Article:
The Middle Ages gets a bad rap, especially when it comes to health. Images of filth, barbarity and quackery come to mind, reinforced by the silverware-free meals of Renaissance fairs and the spoofs of “Saturday Night Live” and Monty Python (“She turned me into a newt — I got better!”).
Despite this reputation, we have the Middle Ages to thank for some of the most enduring advances in public health and medicine. In the crucible of the bubonic plague, which struck Europe in 1347 and recurred periodically for more than two centuries, our medieval forebears forged weapons against disease that remain our most effective tools for combating covid-19.
Bubonic plague is a horrific disease. Only recently was the identity of the medieval pandemic confirmed, thanks to ancient DNA preserved in the bodies of its victims. Yersinia pestis, the bacterium that causes plague, has evolved to survive among rodents, spreading to humans primarily through fleas. In modern cases of plague, about half of untreated patients die, usually three to five days after showing symptoms, making the disease around 25 to 50 times deadlier than covid-19.
In the face of this horror, as 14th-century death counts stretched into the tens of millions, prayers were a natural reaction. But the devout beliefs of medieval physicians, trained in universities around Europe, in no way prevented them from seeking the plague’s more immediate, natural causes. Through careful observation, many physicians came to recognize that the disease could be spread from person to person, and they worked with civil governments to develop a response.
The city of Milan led the way. In the 1370s, Milan began separating the sick from the healthy and instituted self-quarantine measures. Those in close contact with the sick were required to isolate themselves for 10 days. As successive waves of plague hit the city, Milan’s epidemiological defenses became more elaborate. Plague hospitals were opened. Pilgrims passing through Milanese territory were detoured around the city itself, and camps were set up to keep travelers housed and fed without having to enter densely populated areas.
Most impressive was Milan’s detailed monitoring of cases. Physicians appear to have been quite skilled at recognizing plague symptoms, developing detailed criteria for discerning plague buboes from other, less deadly swellings. They identified patients who needed to be isolated and reported this information, along with a list of all deaths, to city authorities. These reports kept the city a step ahead of the disease, allowing its government to ramp up measures of isolation when the plague was on the rise and relax such measures when the plague had disappeared from the city.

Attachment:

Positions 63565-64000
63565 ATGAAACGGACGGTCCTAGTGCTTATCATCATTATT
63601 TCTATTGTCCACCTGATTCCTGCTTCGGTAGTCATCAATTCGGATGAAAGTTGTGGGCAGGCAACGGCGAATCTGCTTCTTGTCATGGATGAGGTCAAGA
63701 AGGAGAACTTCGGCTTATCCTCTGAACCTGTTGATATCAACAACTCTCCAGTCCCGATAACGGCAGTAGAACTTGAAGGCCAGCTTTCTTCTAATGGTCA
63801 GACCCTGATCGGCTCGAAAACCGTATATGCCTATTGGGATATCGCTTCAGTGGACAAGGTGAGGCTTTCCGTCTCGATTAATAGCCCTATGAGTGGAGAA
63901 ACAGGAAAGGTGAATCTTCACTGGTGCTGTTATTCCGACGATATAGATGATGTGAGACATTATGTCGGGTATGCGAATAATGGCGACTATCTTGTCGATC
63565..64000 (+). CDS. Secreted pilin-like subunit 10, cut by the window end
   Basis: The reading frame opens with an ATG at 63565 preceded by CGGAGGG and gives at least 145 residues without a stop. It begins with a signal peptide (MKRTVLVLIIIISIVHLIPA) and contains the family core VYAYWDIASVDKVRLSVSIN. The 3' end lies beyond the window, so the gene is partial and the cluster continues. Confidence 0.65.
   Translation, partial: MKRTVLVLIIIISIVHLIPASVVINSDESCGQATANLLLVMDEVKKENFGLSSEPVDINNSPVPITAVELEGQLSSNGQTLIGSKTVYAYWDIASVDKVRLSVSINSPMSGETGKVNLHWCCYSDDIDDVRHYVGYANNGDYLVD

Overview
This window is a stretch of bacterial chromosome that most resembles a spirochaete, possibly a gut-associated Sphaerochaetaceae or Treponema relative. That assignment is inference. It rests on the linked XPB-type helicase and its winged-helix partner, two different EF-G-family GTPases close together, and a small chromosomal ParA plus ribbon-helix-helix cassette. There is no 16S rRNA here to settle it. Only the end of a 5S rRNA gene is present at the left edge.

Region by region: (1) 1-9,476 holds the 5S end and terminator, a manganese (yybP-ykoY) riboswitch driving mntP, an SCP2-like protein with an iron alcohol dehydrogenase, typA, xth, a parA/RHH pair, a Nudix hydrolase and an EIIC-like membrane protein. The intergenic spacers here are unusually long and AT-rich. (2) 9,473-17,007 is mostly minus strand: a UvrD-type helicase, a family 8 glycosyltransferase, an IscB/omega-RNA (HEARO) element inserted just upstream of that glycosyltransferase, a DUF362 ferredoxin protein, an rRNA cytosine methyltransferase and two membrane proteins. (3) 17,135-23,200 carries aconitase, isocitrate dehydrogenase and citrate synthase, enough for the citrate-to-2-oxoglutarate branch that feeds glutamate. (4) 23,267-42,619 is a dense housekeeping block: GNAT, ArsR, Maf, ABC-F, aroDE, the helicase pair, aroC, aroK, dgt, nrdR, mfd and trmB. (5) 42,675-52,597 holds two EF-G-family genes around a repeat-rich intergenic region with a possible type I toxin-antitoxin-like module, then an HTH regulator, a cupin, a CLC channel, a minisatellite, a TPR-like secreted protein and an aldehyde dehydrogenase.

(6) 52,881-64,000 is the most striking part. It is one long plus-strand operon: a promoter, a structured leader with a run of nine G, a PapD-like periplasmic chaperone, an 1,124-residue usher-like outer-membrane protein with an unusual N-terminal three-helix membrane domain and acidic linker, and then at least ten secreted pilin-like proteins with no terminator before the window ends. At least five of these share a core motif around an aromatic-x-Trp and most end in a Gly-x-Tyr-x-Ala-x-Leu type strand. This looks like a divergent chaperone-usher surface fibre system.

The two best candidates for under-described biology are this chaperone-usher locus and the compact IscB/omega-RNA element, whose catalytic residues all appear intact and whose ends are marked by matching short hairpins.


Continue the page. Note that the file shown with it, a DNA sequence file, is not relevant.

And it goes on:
Cities of that era faced tough choices that now appear all too familiar. Was it better to prohibit foreign trade and risk financial disaster, or should economic life continue at the risk of more contagion? Medieval ingenuity offered a plan. In the late 15th century, physicians in Milanese territories began issuing documents testifying to an individual’s well-being. Relying on these “health passes” — precursors to our modern antibody tests — medieval cities could close travel and trade to all but those who had been examined and deemed, using the best criteria available, to be free of the plague.
Milan was not the only medieval city to develop such innovative measures — for example, in 1377, Ragusa (modern-day Dubrovnik, Croatia) instituted one of the earliest quarantines in human history. But Milan’s fight against the pandemic cannot be matched in its ingenuity or thoroughness.
The key to its success lay in the decisive executive action of Milan’s ruling dukes. Skilled physicians were essential, but what separated Milan from other states was a government that put the physicians’ talents to best use.
This collaboration is precisely what our response to covid-19 requires. Developed nations, including the United States, cannot rely solely on world-class physicians. If executive authority is not deployed in collaboration with the best medical knowledge available, we deny ourselves the tremendous potential of testing, case monitoring and contact tracing. The rulers of Milan understood this concept, as do modern nations such as South Korea and Taiwan.
In 2020, we aren’t in uncharted territory. Thus far, we have wisely armed ourselves with the medieval weapons of quarantine, self-isolation and, in some cases, monitoring. But we’re behind even 15th-century Milan when it comes to the modern equivalent of “health passes.” Unlike Milan, however, we have today the benefit of historical experience. Just as we rely on the invaluable advances of modern medicine, we ought to avail ourselves of the tools developed at great cost by those who suffered the pandemics of the past.